Sunday, June 18, 2006

Harper’s Kyoto dilemma, part I

We’re heading into what could be a long and hot summer. It might come with more of the climate-related craziness that accompanied last summer.

Against this backdrop, Stephen Harper’s Conservatives are busy working on a new Kyoto plan for Canada. Reading the tea leaves, it is difficult to tell how they will proceed. But it’s safe to say their plan will not look much like that of their predecessors.

Time is of the essence. There is Kyoto trouble at the federal level. One of the ENVI committee members, Pablo Rodriguez (Lib., Honoré-Mercier), has introduced a private member’s bill designed to force the Conservatives to live up to Kyoto by enforcing the Canadian Environmental Protection Act (CEPA). You will recall that carbon dioxide (CO2) was added to Schedule 1 of the CEPA in November 2005. This means the government now has a statutory obligation to regulate CO2 emissions—i.e., to take action on Kyoto.

The House rises at the end of June, which gives Rodriguez very little time to launch his gambit and make it stick. But a Conservative insider tells me that the statutory CEPA review, now in progress, will occupy ENVI’s attention until “at least Christmas.” So even this go-around fizzles, the opposition might be still able to do something when the House sits again in September—if the government fails to come up with a credible plan between now and then.

When you consider the Parliamentary arithmetic, you see that it is entirely possible for them to successfully make trouble. There are twelve members on ENVI, seven opposition and five government. A united opposition could force the agenda.

Their chances for success will improve if Harper fails to formulate a credible climate change plan. If his plan proves attackable, then it depends on the opposition’s ability to collaborate long enough to force the issue.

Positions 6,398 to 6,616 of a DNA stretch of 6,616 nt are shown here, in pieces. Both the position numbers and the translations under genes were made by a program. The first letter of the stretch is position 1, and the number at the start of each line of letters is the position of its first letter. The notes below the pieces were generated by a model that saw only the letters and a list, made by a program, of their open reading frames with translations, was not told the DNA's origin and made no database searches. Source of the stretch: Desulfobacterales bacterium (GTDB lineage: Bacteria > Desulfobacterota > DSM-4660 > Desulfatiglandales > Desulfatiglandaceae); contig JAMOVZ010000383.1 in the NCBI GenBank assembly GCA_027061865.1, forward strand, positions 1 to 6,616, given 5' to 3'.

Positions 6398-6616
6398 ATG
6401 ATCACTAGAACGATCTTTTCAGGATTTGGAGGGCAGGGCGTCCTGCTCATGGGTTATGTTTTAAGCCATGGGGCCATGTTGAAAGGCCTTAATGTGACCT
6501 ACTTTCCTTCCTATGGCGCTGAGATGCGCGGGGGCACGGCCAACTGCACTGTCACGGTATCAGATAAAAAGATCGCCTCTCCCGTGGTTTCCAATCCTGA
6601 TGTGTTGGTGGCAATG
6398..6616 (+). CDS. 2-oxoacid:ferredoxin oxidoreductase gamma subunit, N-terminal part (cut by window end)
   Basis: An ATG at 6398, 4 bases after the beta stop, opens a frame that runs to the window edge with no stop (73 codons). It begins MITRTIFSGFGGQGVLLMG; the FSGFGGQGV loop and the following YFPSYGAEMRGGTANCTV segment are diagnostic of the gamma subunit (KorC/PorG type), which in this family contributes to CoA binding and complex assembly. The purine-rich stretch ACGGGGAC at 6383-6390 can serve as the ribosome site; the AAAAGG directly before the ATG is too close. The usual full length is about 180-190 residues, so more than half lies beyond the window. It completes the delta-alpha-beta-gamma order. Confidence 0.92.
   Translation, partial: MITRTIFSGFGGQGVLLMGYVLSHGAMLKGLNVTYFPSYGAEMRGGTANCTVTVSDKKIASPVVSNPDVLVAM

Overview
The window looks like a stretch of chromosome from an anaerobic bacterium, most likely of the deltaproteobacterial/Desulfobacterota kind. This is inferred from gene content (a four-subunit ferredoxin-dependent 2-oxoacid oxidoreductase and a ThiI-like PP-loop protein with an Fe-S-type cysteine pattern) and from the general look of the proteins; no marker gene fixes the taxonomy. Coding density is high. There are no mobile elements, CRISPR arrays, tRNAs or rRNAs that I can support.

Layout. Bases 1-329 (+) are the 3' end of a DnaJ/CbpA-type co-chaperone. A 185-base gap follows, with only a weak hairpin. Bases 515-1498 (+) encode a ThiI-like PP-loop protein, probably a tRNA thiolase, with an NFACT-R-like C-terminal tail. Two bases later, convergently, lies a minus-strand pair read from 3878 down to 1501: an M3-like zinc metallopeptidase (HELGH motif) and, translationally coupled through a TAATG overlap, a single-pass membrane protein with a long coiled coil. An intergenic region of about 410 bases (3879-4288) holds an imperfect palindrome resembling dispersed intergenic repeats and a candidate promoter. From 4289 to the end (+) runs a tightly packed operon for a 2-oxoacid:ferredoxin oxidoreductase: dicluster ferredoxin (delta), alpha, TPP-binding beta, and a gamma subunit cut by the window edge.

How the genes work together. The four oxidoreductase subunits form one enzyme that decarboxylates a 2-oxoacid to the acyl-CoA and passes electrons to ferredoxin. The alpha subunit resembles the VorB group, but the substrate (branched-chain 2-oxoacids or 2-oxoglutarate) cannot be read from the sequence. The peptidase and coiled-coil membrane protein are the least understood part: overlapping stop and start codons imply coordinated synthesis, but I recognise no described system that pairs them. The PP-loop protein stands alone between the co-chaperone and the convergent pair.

Harper will have a tough job putting together a plan. This is because it’s not so much a matter of numbers as politics.

Consider the fact that not a single print-media story on Ontario’s nuclear announcement mentioned that generation-related emissions will drop as a result of this move. (Studio 2’s Steve Paikin did mention it, but he’s broadcast, not print.) Ontario’s move is the biggest step toward Kyoto since Canada signed the Protocol in 1997, but you’d never know it from reading the newspaper.

This is not because people don’t understand the numbers that underlie the positions. It is because Ontario electricity is a political issue. The big dailies, not counting the National Post, seem committed to giving the green lobbyists—the most consistent and long-lived opponents of both coal and nuclear—their due.

Well, fair’s fair, and it is good to give the green lobby a voice. But when they fail to come up with a coherent and credible alternative to nuclear power—and they have failed in this case—then somebody has to call them on it. Neither the government nor the non-Post print media has done this yet in public. Eventually somebody has to turn some critical attention to what green groups have been actually saying.

Until this happens, and there is little indication it will, Harper’s Kyoto challenge will remain extremely difficult. It’s one thing to spin. It’s another thing to educate. Harper is a smart politician and he knows this.

And now, to make things even more interesting, Quebec premier Jean Charest announced this week he would impose a carbon tax on large emitters. Then he said he wanted federal money to support this move.

Will Dalton McGuinty ask for the same thing? The anti-nuke crowd is worried that he will, and is warning the rest of Canada against funding another Ontario nuclear adventure.

How will the feds respond if McGuinty makes such a demand? Does Stephen Harper have any desire to fund Ontario nuclear reactors? Would this help him break into critical urban constituencies, like Toronto?

The Toronto StarCanada’s biggest and most anti-Conservative newspaper—has endorsed McGuinty’s nuclear plan, which means Torontonians generally support it. Perhaps the Prime Minister senses an opportunity.

This will be an interesting summer. Stay tuned. And GO OILERS!!!

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